Steve Levy, who came to ESPN shortly before Stuart in August of 1993 and served as his co-host for the first “SportsCenter” from the new studio last June, put it this way: “I think the audience recognized that when Stuart was on, there was going to be something special. And to his credit, he brought something special every night he was on.”
“SportsCenter” anchor Jay Harris, who grew up watching — and hoping to be — Stuart, says, “Think about that phrase, ‘As cool as the other side of the pillow.’ It’s a hot, stifling night. You’re having trouble sleeping. But then you think to turn the pillow over, and, Wow, it’s cool, and it feels so good.
ESPN Stuart Scott joined ESPN in 1993 for the launch of ESPN2.
“Well, that’s who Stuart is. He is ‘the other side of pillow,’ the man who made sportscasting cool. God bless whoever it was who thought to rearrange the bedding at ESPN.”
Stuart was born in Chicago, but he, along with two sisters and a brother, spent his formative years in North Carolina, where their father was a postal inspector who always had time to play after work. Stuart went to Richard J. Reynolds High in Winston-Salem and then the University of North Carolina, where he played wide receiver and defensive back on the club football team, joined Alpha Phi Alpha and worked at the student radio station, WXYC. After graduating in 1987 with a degree in speech communication, Stuart was hired by WPDE-TV in Florence, S.C. He says that’s where he first came up with the pillow metaphor. “People say I stole it from a movie,” he told an interviewer in 1998, “but I first thought of that and said it on my first job … I just liked it.”
His career path took him from Florence to Raleigh, North Carolina, to Orlando, Florida, and in his pre-ESPN clips, you can feel his energy, hear his music and sense his on-camera charisma. At WESH, the NBC affiliate in Orlando, he first met ESPN producer Gus Ramsey, who was beginning his own career. Says Ramsey, “You knew the second he walked in the door that it was a pit stop, and that he was gonna be this big star somewhere some day. He went out and did a piece on the rodeo, and he nailed it just like he would nail the NBA Finals for ESPN.”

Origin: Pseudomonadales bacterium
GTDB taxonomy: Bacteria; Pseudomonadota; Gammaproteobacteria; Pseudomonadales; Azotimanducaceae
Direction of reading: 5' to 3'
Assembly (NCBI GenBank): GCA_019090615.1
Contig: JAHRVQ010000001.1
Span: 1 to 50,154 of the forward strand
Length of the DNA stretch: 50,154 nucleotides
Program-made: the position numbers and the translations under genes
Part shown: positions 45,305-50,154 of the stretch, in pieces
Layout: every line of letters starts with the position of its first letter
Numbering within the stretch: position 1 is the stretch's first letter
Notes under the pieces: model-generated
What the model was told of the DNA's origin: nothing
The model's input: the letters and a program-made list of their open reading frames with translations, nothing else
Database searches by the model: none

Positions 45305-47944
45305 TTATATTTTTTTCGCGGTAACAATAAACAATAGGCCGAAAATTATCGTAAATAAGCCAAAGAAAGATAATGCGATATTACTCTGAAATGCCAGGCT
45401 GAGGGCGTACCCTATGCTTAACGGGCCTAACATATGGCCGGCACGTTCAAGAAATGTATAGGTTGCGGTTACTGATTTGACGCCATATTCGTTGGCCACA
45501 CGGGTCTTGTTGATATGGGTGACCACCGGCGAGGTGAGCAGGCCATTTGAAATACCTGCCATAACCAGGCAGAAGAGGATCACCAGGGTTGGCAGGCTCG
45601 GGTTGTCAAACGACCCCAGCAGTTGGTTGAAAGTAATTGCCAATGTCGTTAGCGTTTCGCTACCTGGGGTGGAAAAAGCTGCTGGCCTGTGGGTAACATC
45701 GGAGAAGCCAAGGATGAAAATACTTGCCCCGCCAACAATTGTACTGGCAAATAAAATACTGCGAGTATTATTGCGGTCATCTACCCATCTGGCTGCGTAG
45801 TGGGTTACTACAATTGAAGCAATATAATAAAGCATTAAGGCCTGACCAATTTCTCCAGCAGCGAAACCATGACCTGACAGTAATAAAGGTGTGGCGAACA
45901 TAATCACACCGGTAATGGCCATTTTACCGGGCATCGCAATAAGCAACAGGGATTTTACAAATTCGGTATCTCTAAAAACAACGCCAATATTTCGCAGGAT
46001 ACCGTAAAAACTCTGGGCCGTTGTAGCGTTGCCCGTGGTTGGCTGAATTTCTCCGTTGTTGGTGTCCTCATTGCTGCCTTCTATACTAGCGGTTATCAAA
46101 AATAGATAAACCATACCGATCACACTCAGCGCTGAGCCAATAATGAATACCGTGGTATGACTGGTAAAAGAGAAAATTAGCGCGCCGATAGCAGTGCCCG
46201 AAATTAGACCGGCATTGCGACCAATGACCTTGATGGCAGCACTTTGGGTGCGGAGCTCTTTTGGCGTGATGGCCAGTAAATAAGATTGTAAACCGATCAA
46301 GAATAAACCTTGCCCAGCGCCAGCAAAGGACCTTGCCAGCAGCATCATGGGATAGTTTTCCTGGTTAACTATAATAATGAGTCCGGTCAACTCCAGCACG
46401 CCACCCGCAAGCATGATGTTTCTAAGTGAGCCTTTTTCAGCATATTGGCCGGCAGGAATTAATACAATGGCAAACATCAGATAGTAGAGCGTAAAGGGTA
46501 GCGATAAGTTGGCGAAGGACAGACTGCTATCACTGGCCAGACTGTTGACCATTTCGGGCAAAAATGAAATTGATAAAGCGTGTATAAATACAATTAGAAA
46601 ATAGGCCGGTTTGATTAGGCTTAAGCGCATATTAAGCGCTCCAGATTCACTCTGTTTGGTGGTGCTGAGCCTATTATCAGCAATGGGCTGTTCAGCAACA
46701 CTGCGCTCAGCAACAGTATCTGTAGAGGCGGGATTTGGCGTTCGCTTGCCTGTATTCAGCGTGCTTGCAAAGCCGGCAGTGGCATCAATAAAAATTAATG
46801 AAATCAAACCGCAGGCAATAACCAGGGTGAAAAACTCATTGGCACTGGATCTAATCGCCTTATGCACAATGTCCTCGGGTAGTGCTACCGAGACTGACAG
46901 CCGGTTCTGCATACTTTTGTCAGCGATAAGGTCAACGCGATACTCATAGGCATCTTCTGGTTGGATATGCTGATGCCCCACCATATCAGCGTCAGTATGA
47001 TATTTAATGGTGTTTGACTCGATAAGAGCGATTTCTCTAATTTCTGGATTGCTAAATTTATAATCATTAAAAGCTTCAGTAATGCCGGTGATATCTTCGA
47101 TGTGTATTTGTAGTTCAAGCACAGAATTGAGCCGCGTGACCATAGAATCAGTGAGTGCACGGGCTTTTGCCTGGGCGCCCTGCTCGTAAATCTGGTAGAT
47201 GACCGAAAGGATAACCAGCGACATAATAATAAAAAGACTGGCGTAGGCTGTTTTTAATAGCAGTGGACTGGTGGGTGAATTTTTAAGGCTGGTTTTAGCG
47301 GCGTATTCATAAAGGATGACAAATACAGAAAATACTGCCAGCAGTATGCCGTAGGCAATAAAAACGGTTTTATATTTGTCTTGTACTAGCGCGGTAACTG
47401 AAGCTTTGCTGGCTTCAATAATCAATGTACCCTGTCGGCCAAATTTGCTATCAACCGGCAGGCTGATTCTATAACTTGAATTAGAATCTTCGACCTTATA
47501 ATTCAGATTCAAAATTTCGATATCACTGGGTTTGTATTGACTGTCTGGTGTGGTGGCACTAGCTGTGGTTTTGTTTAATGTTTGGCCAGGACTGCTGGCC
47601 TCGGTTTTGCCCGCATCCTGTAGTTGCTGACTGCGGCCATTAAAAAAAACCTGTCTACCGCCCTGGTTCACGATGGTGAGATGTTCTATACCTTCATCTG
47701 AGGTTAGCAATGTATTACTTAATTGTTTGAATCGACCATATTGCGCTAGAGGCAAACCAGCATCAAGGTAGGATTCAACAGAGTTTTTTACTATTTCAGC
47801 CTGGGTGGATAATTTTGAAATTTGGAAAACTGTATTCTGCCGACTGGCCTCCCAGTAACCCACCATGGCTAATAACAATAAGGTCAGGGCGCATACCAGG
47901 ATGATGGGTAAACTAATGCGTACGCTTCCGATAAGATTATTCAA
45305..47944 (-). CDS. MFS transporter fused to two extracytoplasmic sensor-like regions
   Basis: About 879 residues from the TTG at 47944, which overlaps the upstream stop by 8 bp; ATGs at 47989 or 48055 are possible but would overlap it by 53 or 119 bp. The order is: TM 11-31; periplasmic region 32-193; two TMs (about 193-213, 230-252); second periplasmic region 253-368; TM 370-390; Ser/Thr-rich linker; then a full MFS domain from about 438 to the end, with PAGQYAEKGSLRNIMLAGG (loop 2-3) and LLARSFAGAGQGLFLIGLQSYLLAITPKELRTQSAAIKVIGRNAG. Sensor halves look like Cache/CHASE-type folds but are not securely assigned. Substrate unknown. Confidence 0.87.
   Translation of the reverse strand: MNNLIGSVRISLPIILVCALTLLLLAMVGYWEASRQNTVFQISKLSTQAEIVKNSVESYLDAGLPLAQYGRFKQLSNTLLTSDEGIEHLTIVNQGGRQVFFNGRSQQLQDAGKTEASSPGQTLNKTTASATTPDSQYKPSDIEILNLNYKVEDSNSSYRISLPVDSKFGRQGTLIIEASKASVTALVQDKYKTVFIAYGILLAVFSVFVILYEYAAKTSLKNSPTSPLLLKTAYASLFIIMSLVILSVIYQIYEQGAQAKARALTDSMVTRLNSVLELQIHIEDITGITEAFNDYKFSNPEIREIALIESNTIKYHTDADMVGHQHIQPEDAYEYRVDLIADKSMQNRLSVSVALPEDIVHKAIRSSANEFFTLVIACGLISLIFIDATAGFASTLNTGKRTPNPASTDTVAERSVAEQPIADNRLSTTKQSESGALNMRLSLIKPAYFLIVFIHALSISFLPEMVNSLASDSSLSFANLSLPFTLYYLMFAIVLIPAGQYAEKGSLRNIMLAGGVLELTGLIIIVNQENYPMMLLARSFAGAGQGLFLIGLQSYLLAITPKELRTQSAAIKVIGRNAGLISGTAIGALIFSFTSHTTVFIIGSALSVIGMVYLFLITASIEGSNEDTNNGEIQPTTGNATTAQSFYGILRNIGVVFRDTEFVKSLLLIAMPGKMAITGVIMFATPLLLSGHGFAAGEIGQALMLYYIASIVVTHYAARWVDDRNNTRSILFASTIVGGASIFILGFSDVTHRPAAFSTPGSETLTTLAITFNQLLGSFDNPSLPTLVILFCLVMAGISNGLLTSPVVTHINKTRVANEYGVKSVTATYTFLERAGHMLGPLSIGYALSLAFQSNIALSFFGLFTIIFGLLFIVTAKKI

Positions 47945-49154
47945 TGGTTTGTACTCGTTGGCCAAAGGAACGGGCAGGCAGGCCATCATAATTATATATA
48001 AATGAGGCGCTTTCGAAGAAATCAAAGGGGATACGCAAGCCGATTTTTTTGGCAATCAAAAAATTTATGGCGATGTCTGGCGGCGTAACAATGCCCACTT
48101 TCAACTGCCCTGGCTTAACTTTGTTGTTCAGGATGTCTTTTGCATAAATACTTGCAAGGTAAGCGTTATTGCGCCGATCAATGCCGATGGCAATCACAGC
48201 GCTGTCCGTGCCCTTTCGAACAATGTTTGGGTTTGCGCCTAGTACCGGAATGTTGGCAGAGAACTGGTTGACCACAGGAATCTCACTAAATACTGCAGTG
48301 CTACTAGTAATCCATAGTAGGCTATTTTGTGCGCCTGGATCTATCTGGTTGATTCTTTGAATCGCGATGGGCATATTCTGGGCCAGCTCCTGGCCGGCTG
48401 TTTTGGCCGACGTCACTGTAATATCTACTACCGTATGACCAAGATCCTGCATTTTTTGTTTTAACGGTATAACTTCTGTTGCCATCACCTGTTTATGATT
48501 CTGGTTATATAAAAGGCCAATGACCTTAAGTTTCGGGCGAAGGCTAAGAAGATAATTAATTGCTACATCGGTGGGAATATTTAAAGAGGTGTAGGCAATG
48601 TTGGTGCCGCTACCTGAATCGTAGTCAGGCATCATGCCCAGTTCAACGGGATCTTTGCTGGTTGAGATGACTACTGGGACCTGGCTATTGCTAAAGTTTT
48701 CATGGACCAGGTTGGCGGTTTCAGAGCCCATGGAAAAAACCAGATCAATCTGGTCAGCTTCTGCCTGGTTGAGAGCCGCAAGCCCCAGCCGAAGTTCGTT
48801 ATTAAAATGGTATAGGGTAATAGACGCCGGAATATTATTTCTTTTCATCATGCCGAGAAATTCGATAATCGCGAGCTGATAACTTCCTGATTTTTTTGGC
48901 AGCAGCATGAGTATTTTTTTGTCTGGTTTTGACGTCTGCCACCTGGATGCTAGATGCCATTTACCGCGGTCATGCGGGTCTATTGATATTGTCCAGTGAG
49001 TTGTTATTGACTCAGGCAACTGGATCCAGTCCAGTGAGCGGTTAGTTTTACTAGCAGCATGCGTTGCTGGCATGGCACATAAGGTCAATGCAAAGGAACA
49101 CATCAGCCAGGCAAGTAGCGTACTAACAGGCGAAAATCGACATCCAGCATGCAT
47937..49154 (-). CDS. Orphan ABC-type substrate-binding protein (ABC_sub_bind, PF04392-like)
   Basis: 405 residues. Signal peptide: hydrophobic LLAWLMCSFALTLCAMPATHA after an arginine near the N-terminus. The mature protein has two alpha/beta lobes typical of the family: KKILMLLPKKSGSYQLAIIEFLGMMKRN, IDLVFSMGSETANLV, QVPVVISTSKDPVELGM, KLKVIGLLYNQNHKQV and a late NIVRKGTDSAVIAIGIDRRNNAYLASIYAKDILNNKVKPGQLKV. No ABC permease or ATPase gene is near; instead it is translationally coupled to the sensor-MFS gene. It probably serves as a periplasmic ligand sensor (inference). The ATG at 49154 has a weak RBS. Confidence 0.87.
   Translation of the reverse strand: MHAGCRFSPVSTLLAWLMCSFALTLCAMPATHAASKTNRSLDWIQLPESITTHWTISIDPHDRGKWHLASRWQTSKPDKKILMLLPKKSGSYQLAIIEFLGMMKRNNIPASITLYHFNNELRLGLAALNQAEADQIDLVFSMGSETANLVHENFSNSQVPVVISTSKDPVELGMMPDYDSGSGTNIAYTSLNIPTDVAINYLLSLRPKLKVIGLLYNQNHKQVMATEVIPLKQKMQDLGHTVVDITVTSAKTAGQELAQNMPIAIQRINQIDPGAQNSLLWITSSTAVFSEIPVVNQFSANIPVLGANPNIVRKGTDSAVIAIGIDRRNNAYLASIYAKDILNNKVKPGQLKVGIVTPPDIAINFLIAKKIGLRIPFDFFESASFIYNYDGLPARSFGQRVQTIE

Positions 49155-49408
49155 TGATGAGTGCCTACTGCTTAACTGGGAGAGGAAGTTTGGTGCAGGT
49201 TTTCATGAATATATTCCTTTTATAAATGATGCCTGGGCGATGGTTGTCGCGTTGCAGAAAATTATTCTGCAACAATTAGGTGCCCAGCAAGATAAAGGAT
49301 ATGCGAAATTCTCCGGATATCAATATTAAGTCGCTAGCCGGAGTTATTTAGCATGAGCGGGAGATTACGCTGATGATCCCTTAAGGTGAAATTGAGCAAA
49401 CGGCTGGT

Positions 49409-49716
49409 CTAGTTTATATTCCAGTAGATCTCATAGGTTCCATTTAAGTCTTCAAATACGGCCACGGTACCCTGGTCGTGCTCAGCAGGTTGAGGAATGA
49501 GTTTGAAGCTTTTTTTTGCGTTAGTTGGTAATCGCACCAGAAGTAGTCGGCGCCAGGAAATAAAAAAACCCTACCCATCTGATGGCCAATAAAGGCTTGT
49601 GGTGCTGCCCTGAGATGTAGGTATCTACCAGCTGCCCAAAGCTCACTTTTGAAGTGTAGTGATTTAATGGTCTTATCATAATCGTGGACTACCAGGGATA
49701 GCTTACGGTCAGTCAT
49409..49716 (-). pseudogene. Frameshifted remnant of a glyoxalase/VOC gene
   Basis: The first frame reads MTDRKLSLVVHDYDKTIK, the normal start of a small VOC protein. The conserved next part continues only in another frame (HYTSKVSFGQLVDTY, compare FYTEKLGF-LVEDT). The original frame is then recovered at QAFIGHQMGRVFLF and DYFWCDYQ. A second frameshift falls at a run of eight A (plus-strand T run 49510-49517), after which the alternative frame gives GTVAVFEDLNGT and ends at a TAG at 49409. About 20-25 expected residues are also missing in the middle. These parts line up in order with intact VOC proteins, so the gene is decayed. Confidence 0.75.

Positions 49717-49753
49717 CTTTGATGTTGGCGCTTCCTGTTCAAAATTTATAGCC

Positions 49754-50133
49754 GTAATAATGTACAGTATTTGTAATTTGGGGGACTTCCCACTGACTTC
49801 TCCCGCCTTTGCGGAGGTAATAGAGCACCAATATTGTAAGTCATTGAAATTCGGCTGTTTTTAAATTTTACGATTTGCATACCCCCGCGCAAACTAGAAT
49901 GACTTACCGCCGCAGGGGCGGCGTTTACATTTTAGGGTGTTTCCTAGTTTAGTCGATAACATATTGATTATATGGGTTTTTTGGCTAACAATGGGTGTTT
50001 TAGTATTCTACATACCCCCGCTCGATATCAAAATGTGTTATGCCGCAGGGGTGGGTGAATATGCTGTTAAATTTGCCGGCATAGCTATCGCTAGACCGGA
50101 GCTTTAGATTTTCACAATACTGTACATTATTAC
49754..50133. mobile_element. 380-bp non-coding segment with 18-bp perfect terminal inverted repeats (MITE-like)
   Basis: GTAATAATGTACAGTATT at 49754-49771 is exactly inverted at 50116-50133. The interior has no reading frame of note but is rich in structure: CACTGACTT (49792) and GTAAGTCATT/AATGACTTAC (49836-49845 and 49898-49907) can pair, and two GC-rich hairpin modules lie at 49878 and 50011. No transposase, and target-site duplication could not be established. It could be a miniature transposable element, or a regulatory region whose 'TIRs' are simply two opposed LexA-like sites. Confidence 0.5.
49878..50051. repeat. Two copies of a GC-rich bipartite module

He first met ESPN anchor Chris Berman in Tampa. “He stuck out his hand and said, ‘One day I look forward to working with you.’ And I said, ‘Well, I tell you what, we’ll save you a seat.’ And I’m really thrilled that he was right on. [Later] I said, ‘Stu, maybe you were the Swami.'”
The person most responsible for bringing Stuart to Bristol was Al Jaffe, ESPN’s vice-president for talent, who was looking for sportscasters who might appeal to a younger audience for ESPN2. “One of the producers on a story we were doing on the Orlando Magic told me about this young guy he really liked. I followed up and found out that Stuart’s contract was up soon. He sent me a tape, and even then, he had an amazing presence — I felt the viewer would sit up and take notice when he was on the air.”